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I might be old, but I won’t play bridge. Won’t shuffle off to shuffleboard like Fran and Eddie did. Won’t cash in my money or pack up my tent. Don’t really know where my easy chair went.

We moved. To one of those 55-and-over retirement communities, where a lot of people go to live and a lot of people go to die. It’s something I swore I would never do.

Years ago, I visited my in-laws, who packed up all their cares and woe and moved to Fort Lauderdale.

“You have to see our clubhouse,” my father-in-law said. “We play bridge, we play Ping-Pong, we play shuffleboard all day.”

Given that it was 3 degrees back home, I decided to sit out by the pool. My in-laws, let’s call them Fran and Eddie, introduced me to all of their friends. And I never got a word in edgewise.

“So,” one of the friends said, “we hear you got to interview Raquel Welch. Are those her real boobs?

“And your son Scott scored three goals in his soccer game last week. You should be very proud.”

Honestly, the FBI had less on me than those strangers at the pool. They knew everything. This is what they do in retirement communities. They have brag-a-thons.

A few years later, I was asked to speak at a retirement community outside of Philly. Because I was such an honored guest, the president of the men’s club had me sit at his table with the other officers. The conversation was fascinating.

“Barney,” one of them said to another, “don’t forget about your urology appointment tomorrow. And you call me when you get home.”

“Yes,” Barney said, “and don’t you forget to take your Lipitor.”

Shocked by the conformity, I moved to a place that conformed. A place that has rules. And believe me, I am not a rules person. I’ve spent most of my life breaking them.

Here, your deck can only be brown or gray. The railing can only be white. And both have to be made of a certain material. Here, you can’t plant just any tree you want. It has to fit in with the esthetics of the neighborhood. You can’t turn on your Christmas lights before Thanksgiving. Anything you add to your home has to be approved by the homeowners’ association.  And, most of all, you can’t paint your house pink.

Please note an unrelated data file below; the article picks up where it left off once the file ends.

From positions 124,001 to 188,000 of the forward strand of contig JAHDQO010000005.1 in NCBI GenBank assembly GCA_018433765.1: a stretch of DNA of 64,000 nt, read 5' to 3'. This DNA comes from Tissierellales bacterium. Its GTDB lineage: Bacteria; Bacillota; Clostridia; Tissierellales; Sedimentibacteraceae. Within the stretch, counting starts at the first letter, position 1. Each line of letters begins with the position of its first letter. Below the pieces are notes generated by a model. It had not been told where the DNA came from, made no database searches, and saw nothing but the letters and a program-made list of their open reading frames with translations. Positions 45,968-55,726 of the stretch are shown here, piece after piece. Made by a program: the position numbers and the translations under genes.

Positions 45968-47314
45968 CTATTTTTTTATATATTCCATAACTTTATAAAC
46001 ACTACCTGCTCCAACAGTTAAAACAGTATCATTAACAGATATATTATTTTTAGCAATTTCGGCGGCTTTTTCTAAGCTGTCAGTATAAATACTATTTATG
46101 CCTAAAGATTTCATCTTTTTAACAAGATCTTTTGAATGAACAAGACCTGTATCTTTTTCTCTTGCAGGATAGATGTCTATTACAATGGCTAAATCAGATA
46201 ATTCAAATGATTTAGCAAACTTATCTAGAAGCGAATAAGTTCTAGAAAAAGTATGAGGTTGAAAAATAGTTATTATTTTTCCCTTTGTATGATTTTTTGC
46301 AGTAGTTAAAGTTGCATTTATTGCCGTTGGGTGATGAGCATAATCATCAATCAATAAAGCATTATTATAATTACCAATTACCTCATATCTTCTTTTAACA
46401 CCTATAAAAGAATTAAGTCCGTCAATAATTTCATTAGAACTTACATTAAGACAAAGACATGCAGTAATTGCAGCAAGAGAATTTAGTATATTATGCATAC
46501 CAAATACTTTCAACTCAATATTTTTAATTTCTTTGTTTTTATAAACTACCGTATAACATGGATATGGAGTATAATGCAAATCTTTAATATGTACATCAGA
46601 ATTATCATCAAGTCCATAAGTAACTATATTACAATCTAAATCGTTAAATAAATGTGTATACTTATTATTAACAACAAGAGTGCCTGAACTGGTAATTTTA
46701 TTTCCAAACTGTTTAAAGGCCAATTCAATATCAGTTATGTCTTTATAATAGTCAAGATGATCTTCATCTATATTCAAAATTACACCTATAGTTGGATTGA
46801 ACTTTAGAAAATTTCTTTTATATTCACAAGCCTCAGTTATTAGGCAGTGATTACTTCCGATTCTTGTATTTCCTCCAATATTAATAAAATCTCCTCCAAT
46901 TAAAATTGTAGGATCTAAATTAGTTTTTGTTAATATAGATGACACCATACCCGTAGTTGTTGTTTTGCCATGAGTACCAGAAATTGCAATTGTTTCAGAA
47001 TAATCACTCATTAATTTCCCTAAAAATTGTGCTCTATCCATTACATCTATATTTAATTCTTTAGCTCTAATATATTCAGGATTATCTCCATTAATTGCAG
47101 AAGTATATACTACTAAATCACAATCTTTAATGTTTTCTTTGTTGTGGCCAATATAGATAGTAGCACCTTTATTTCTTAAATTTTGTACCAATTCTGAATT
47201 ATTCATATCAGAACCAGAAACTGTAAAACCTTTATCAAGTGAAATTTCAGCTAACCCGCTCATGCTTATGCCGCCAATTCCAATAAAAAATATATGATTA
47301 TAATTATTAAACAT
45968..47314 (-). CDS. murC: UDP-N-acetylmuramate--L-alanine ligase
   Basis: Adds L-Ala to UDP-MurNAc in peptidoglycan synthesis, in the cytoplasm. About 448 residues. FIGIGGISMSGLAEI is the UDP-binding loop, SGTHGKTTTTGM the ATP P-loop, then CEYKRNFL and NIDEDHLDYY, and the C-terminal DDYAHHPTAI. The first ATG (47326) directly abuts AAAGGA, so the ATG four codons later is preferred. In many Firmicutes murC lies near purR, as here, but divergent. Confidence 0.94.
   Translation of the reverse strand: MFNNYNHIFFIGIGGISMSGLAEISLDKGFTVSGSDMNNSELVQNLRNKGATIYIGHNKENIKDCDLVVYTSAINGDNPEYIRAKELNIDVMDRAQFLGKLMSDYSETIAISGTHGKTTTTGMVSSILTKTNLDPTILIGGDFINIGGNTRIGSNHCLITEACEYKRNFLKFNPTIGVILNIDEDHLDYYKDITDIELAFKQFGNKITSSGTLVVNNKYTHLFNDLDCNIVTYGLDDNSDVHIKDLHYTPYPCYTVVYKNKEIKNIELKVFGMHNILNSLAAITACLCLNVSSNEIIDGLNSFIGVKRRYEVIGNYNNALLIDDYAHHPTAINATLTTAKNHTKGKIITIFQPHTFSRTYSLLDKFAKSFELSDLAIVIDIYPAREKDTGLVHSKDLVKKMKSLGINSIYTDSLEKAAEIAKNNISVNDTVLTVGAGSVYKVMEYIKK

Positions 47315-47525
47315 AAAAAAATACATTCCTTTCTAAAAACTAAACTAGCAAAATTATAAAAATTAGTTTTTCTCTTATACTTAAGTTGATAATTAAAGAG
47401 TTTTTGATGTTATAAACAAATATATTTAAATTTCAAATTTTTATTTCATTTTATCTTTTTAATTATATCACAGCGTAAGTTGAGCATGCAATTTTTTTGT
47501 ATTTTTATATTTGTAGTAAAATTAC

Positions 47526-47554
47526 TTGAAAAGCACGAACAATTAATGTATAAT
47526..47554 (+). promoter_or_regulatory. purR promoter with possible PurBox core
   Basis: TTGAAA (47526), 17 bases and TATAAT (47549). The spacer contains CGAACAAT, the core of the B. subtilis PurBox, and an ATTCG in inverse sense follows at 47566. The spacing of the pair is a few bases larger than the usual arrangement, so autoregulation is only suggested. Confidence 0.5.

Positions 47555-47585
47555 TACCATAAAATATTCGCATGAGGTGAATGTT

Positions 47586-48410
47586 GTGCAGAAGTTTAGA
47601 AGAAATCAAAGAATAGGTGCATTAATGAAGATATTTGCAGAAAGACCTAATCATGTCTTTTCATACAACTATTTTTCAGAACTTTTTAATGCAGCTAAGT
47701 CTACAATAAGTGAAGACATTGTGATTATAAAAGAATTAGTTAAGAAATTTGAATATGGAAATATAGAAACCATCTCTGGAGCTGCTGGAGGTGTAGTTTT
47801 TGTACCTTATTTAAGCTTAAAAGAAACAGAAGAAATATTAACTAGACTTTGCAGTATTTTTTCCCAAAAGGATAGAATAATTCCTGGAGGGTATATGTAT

“That’s crazy,” an outsider told me. “This is America. You can paint your house any color you want.”

“Not if it’s not in the bylaws,” I said.

“Bylaws,” he said, “what about the Constitution. Freedom of speech. Freedom of expression. The Constitution trumps your bylaws.”

Umm, not so much. But here’s the thing. This is why we left our old neighborhood. Freedom of expression was killing us. Some neighbors put 20-foot ornaments on the front lawn and built rock gardens that looked like the Grand Canyon. And then there were the pink houses. Why would you paint your house pink? Not that pink isn’t a nice color. For an angora sweater.

Our real estate agent told us the pink house on the next block would lower the price of our house, even though our house was brown. So, we packed up everything we owned and we moved.

We moved to a neighborhood where one neighbor shovels our walk when it snows. Where another brings us flowers when it’s a gloomy day.

My wife is now part of a knitting circle – women of a certain age who sit around drinking wine and dishing with knitting needles in their laps.

And I have become a regular social butterfly. Considering I never talked to any neighbors before moving here, that’s a pretty big jump. But I like these people. I really like them. As long as they don’t make me play shuffleboard.

So, that’s my story. I’d tell you more, but I have to go remind my neighbor that it’s time to take his Lipitor.

February 2015
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